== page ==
New York State Expands Workplace Whistleblower Protections
New York State Governor Kathy Hochul recently signed legislation amending Section 740 of the New York Labor Law that greatly expands protections for workplace whistleblowers. When the amendment takes effect on January 26, 2022, New York State will have one of the strongest whistleblower laws in the country. Significant changes to Section 740, as amended, include the following provisions:
- Covered Whistleblowers – The amendment expands the definition of the persons protected under the law from only current employees to also include former employees and independent contractors (“covered whistleblowers”).
- Reasonable Belief Standard – The current law protects only employees who disclose activity that actually violates a law, rule or regulation and which creates and presents a substantial and specific danger to the public health or safety. The amendment replaces that standard with a “reasonable belief” standard that protects any covered whistleblower who discloses, or threatens to disclose to a supervisor or to a public body an activity, policy or practice that the covered whistleblower reasonably believes is in violation of law, rule or regulation or reasonably believes poses a substantial and specific danger to the public health or safety.
Inclusion of this reasonable belief standard means that covered whistleblowers will now be protected if they report what they reasonably believe to be a violation of law, rule or regulation, or report activity that they reasonably believe poses a substantial and specific danger to the public health or safety, even though no actual violation or danger exists.
- Reduced Notice Requirement – Under the amended law, a covered whistleblower will only be required to make a “good faith” effort to notify the employer of the activity and afford the employer a reasonable opportunity to correct the activity before notifying a public body. However, notification will not be required where (a) there is an imminent and serious danger to the public health or safety; (b) the employee reasonably believes that reporting to the supervisor would result in a destruction of evidence or other concealment of the activity, policy or practice; (c) such activity, policy or practice could reasonably be expected to lead to endangering the welfare of a minor; (d) the employee reasonably believes that reporting to the supervisor would result in physical harm to the employee or any other person; or (e) the employee reasonably believes that the supervisor is already aware of the activity, policy or practice and will not correct such activity, policy or practice.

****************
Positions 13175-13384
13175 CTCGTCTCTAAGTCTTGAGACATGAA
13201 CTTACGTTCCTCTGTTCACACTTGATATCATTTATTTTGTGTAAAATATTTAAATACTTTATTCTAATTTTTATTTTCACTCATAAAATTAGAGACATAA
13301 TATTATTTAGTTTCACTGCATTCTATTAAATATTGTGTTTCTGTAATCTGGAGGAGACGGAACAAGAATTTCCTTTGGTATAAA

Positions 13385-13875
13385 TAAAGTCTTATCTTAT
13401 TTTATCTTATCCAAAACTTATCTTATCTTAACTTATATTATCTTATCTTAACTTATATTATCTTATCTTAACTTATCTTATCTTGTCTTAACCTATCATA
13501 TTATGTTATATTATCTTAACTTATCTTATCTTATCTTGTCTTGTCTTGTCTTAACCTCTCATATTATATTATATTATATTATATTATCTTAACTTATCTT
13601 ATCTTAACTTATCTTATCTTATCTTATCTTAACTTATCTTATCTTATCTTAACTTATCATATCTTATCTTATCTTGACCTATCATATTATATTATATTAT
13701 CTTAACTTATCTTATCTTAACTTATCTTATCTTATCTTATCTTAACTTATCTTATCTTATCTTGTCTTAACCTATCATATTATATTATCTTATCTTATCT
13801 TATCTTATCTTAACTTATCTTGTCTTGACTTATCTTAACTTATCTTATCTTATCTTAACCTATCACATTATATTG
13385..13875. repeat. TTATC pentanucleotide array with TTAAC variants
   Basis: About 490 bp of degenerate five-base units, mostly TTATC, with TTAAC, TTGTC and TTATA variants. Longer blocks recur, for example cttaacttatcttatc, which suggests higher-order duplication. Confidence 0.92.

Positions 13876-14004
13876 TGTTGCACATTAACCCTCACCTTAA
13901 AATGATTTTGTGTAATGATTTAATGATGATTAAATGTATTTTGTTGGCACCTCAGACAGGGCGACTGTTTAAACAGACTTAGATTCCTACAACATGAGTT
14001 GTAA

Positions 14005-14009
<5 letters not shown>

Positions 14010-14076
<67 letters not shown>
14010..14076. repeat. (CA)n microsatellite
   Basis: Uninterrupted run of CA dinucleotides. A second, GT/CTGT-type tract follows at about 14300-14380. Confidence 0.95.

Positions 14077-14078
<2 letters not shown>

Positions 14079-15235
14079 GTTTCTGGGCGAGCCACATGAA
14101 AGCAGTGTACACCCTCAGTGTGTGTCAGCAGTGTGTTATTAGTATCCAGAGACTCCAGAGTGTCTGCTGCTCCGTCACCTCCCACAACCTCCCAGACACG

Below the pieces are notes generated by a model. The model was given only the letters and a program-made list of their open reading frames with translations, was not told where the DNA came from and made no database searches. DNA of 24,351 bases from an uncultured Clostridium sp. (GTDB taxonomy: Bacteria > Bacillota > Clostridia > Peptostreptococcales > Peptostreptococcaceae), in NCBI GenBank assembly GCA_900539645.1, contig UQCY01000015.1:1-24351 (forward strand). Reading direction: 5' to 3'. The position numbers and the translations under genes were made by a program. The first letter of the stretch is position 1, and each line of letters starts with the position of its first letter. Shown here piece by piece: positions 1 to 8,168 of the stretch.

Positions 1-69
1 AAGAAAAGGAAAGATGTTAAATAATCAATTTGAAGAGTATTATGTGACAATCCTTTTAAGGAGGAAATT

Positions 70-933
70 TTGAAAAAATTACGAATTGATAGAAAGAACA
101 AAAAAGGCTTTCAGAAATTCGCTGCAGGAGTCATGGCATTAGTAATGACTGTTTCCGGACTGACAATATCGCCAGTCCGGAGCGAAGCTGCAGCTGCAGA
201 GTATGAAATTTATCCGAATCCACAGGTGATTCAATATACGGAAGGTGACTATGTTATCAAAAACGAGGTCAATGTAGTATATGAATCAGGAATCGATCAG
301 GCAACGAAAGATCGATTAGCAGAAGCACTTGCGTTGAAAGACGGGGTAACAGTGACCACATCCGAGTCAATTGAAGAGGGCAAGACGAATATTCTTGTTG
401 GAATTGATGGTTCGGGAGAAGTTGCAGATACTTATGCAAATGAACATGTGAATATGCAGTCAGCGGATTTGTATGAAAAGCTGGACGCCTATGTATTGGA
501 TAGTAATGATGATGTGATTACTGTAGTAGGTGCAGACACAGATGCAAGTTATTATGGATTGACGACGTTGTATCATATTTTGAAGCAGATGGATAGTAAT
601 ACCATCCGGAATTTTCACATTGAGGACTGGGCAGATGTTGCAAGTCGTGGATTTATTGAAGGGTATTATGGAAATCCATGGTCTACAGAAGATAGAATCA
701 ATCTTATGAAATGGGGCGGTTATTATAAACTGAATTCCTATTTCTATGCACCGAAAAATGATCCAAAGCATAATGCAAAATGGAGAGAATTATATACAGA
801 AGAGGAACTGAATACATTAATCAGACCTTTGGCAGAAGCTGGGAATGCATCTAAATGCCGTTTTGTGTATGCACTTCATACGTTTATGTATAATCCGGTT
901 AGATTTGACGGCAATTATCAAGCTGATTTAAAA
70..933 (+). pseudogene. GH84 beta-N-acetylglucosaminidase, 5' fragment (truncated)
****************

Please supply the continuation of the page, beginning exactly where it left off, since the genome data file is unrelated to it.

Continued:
- Prohibited Retaliatory Conduct – As amended, Section 740 prohibits discharging, threatening, penalizing or in any other manner discriminating against a covered whistleblower for exercising his or her rights under the law, including (i) adverse employment actions or threats to take such adverse employment actions against an employee in the terms of conditions of employment including but not limited to discharge, suspension, or demotion; (ii) actions or threats to take such actions that would adversely impact a former employee’s current or future employment; or (iii) threatening to contact or contacting United States immigration authorities or otherwise reporting or threatening to report a covered whistleblower’s suspected citizenship or immigration status or the suspected citizenship or immigration status of a covered whistleblower’s family or household member.
- Remedies – The current law allows successful plaintiffs to obtain injunctive relief and reinstatement as well as recover lost wages, benefits and other remuneration and attorneys’ fees. The amended law will also allow for the recovery of front pay (in lieu of reinstatement) and punitive damages, and authorizes courts to impose a civil penalty up to $10,000.
- Notice Requirement – The amended law requires employers to inform employees of their protections, rights and obligations under the law by posting a notice “conspicuously in easily accessible and well-lighted places customarily frequented by employees and applicants for employment.”
Employers should consider training their managers and supervisors on how to identify, handle and respond to whistleblower claims covered by Section 740 and ensure that they post the notice as required.
For questions regarding the expanded New York State workplace whistleblower protections, please contact any of the attorneys on our Labor & Employment Practice Team or the Phillips Lytle attorney with whom you have a relationship.